Reducing the number of legitimate painkiller pills being sold illegally on the street is having an unintended consequence: Mexican drug cartels are now shipping potentially lethal look-alikes that mimic oxy but contain fentanyl.
Oxycodone can come in the form of a blue 30-milligram pill that is among the most popular street drugs, said Dr. Michael Lynch, director of the Pittsburgh Poison Control Center.
There is more street demand for pills than for heroin — or addicts who are intentionally trying to buy fentanyl.
The bogus blue oxycodone pills that are being found in Western Pennsylvania look identical to real oxycodone pills but contain fentanyl, according to Drug Enforcement Administration Supervisory Special Agent Pat Trainor.
Fentanyl is a synthetic opioid that is far stronger; if mixed in, even 2 milligrams, it can be lethal.
A DEA survey of blue pills confiscated nationwide during the first three months of the year found that 27% — close to one-third — contained potentially lethal amounts of fentanyl.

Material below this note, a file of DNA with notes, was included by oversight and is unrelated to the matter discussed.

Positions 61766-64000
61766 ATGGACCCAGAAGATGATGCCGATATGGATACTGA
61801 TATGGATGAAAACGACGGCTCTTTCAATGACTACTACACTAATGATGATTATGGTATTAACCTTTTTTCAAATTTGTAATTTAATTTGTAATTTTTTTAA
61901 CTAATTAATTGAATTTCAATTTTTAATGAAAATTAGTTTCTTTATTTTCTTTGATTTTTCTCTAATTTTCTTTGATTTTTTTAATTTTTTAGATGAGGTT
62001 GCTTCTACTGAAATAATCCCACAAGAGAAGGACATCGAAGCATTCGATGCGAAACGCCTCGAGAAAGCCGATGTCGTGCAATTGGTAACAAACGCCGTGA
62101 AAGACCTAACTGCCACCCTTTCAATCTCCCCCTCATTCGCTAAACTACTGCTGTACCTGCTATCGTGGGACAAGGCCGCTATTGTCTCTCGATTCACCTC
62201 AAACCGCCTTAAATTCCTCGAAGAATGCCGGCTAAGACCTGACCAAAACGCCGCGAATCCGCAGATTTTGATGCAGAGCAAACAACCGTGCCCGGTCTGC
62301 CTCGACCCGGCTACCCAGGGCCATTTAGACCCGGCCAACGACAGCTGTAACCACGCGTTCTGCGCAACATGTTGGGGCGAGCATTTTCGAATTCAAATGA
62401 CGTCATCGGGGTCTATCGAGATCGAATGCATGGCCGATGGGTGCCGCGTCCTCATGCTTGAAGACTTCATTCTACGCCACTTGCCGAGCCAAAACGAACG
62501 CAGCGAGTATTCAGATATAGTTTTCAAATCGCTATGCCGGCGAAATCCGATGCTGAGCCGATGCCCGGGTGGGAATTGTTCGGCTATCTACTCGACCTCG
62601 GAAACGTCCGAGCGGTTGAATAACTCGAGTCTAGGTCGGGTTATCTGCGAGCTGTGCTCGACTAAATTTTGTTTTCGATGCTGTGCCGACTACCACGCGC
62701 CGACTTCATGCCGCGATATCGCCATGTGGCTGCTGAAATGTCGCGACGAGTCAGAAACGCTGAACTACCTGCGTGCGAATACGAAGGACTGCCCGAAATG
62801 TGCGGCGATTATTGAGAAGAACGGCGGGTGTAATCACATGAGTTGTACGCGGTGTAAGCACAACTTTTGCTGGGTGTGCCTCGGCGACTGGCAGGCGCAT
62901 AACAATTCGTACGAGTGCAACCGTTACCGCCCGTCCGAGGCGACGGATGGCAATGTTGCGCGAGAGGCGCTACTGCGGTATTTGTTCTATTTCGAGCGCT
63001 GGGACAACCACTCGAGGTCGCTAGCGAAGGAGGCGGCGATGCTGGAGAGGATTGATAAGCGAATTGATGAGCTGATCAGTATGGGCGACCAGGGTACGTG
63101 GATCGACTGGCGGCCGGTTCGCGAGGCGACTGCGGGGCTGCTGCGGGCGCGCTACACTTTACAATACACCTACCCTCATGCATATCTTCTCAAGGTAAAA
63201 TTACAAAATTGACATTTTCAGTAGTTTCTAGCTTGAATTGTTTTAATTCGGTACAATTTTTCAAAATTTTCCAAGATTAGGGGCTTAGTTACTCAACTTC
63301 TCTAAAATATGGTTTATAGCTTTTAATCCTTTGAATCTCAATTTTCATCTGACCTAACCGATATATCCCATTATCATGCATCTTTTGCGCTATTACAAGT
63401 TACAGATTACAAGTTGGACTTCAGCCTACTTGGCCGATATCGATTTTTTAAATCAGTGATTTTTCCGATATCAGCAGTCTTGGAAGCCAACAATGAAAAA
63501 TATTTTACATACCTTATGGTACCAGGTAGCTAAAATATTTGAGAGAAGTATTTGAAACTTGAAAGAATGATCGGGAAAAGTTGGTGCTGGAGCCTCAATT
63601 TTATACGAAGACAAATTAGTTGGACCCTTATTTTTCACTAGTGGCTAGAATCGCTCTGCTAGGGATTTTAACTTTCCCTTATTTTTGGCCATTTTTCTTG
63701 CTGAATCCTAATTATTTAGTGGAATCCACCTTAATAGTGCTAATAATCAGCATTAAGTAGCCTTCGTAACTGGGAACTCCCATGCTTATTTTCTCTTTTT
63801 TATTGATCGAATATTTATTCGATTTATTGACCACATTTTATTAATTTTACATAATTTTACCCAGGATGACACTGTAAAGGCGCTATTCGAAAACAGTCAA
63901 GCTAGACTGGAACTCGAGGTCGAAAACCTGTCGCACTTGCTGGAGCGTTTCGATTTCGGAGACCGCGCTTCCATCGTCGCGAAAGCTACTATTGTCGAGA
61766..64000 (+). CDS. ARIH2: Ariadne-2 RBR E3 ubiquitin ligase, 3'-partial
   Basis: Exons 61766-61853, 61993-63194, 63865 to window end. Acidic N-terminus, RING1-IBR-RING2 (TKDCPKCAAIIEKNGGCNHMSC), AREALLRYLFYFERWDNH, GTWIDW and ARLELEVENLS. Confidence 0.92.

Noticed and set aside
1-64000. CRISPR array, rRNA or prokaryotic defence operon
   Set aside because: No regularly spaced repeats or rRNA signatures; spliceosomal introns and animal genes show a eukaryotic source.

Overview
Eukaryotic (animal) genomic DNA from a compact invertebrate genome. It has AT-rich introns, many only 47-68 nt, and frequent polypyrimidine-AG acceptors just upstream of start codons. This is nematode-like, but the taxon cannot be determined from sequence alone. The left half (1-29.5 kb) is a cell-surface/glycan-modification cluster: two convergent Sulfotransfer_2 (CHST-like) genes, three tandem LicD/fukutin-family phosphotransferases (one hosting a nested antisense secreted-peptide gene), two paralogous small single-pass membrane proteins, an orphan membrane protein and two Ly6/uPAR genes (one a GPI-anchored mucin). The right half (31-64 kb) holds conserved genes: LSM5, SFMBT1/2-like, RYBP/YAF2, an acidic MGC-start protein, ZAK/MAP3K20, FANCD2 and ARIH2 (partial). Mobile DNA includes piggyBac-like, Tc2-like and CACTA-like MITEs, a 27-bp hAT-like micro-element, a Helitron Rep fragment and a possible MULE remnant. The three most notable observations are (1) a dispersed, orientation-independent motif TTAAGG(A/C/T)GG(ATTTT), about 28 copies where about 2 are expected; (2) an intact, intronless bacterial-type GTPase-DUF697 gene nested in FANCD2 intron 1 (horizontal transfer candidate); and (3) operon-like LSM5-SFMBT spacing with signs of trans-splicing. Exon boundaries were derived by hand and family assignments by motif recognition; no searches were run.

The DEA said the look-alikes first seen in New York have been sold on Western Pennsylvania streets since 2016. Among the drug’s victims was rapper Mac Miller, a Pittsburgh native who overdosed in California.
DEA officials say the cartels are mixing in fentanyl in order to use up surplus and to lure junkies who are shunning other illicit drugs because fentanyl already was showing up in cocaine and others.
“The cartels are putting fentanyl in everything,” said Karl Williams, Allegheny County medical examiner. “Heroin, cocaine, pills.”
Trainor said most people seeking illegal drugs want to buy the real “blues” instead of the stuff mixed in “kitchen labs” sold by the cartels. But there’s often no way to tell the difference.
Lynch, the poison control center director, is aware of at least 10 overdoses that he suspects were caused by the look-alike oxycodone pills. None of those people died.
According to data assembled by Overdose FreePA, heroin- and fentanyl-caused deaths from 2011 to 2019 in Allegheny, Armstrong, Butler and Westmoreland counties were about even. Heroin caused 2,465 deaths in the period and fentanyl killed about 100 fewer people.
But Williams notes that most addicts who die are usually have three or more drugs in their bloodstreams.